Our thanks to https://www.elc.edu/school/best-mba-essay-writers-services-uk/53/
how to essay topics funny
beauty pageants harmful essay help
essay in other politics rationalism
viagra ad wood
5 paragraph comparison-contrast essay examples
ielts academic writing task 2 samples band 7
6 4 time signature descriptive essay
auxiliary americanism essay
problems in our life essay
filagra vs viagra
elit eczane cialis for daily use
sample essay on the importance of a good nurse
viagra online in delhi
cheap analysis essay writing sites for college
champix buy online
accounting essay forensic
Julia Coblentz of Nook Press for these fabulous insights into that age-old question of how to market your book when it doesn’t fit into a single genre! Photo courtesy freedigitalphotos.net
Stories don’t always fall neatly under one genre’s umbrella. Romances can include suspense, mysteries can include love interests. Fantasies can include love interests and sleuthing… So, what’s an author who likes to write across genres to do?
In a recent blog post, author Chet Williamson described how self-publishing his novel as an eBook allowed him to reach new audiences by cross-categorizing his book, Second Chance. Let’s look at a few tips from the Nook Press blog to ramp up your own multi-genre book marketing.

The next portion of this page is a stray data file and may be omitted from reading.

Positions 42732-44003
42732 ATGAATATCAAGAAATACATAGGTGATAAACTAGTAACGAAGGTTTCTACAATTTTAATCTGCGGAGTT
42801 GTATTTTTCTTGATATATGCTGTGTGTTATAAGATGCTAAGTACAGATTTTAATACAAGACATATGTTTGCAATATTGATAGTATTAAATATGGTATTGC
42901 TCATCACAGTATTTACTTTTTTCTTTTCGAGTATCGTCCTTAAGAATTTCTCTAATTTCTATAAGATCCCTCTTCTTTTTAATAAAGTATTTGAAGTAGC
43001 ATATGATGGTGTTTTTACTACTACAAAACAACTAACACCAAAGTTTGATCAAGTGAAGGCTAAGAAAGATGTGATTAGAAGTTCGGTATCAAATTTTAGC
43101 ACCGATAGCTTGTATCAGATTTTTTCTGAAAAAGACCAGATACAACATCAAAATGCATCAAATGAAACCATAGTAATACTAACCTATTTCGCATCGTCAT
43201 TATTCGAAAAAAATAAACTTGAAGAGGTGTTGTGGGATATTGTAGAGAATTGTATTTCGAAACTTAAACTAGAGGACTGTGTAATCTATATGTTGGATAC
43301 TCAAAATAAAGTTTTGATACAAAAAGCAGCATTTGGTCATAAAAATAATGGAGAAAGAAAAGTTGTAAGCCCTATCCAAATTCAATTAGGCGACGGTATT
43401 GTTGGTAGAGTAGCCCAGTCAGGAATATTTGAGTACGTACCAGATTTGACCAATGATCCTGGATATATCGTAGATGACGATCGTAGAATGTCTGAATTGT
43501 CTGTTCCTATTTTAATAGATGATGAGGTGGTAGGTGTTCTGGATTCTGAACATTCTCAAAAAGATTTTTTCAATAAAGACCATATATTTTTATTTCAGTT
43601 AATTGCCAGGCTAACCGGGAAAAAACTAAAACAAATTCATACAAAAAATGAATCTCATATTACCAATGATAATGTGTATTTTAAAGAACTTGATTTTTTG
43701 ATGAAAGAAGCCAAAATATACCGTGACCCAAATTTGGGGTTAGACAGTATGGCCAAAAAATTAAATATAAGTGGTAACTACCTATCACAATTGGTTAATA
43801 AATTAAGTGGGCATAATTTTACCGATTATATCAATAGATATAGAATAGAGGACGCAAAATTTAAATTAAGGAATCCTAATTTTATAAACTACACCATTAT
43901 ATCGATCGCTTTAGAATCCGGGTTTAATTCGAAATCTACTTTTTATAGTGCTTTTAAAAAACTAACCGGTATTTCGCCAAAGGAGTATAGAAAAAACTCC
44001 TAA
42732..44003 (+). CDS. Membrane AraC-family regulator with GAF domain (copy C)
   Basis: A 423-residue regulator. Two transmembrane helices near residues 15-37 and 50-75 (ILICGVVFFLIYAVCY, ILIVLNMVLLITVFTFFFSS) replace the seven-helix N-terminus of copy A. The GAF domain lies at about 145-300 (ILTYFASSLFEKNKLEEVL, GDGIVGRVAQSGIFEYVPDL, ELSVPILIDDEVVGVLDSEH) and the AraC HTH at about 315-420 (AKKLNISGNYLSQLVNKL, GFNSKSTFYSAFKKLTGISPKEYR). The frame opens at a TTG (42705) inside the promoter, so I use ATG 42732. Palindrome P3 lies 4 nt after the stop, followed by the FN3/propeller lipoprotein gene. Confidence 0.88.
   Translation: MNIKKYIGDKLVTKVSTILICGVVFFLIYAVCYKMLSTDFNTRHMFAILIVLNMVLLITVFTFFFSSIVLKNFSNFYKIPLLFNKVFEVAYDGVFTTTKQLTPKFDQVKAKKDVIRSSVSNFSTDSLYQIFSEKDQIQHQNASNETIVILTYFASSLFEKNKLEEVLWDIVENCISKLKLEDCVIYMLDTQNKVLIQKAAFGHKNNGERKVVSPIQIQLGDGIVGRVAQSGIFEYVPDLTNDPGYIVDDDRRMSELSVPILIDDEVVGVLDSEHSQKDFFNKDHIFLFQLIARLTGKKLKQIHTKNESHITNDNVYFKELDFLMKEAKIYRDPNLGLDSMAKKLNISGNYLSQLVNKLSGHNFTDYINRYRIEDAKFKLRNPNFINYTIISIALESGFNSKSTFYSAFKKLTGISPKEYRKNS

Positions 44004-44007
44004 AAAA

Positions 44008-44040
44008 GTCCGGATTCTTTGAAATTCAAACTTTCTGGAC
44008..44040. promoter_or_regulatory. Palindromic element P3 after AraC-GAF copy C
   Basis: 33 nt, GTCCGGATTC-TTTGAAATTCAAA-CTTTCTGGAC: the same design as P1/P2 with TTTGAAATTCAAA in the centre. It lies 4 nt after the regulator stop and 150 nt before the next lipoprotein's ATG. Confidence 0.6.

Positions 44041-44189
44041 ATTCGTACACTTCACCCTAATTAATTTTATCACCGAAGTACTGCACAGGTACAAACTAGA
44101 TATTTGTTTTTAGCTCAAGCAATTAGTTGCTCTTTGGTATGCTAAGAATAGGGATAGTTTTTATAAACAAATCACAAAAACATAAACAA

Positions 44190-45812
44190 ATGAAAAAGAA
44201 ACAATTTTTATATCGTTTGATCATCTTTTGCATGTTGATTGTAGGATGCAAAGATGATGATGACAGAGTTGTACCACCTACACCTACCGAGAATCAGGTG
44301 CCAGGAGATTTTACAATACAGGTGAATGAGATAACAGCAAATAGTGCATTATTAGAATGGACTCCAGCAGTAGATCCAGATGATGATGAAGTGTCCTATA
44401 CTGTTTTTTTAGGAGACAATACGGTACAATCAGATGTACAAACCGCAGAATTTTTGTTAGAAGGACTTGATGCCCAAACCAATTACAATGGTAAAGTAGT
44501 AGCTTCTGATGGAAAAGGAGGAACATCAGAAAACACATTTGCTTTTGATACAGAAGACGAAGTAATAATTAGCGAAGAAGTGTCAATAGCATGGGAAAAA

What can you do to reach fans in multiple genres?
1. Choose categories that make the cross-genre appeal clear: Romance and Mystery? If you believe your book is a true mix of genres, don’t be afraid to choose both! In NOOK Press you can select (up to) five categories. If your romance features a suspenseful story line, check off the mystery category, too.
An important tip on category selection: When choosing categories, select from within Nonfiction or Fiction, but do not cross over between the two. If you do, you may find yourself with too much genre-crossing. Your family relationships-driven romance novel probably isn’t going to find many readers on the self-help page!
2. Make your sub-title “hard working”: After the title some authors include a description of their genre-crossing story in parentheses. Check out Michael Sullivan’s Hollow World (a time-travel sci-fi thriller). The parenthetical description makes it easy for readers to grasp all the themes and genres that this book covers.
3. Develop your own subgenre: If you write across genres consistently, consider creating a branded way of describing your genre-crossing. We like CJ Lyons “Thrillers with Heart” to describe her subgenre of thrillers. See CJ describe how she came up with this description in a video interview with JF Penn.
Does your book cross genres? Have you found a unique way to brand across genres? Tell us about your multi-genre book marketing with your comment below! To learn more about Nook Press, visit www.NookPress.com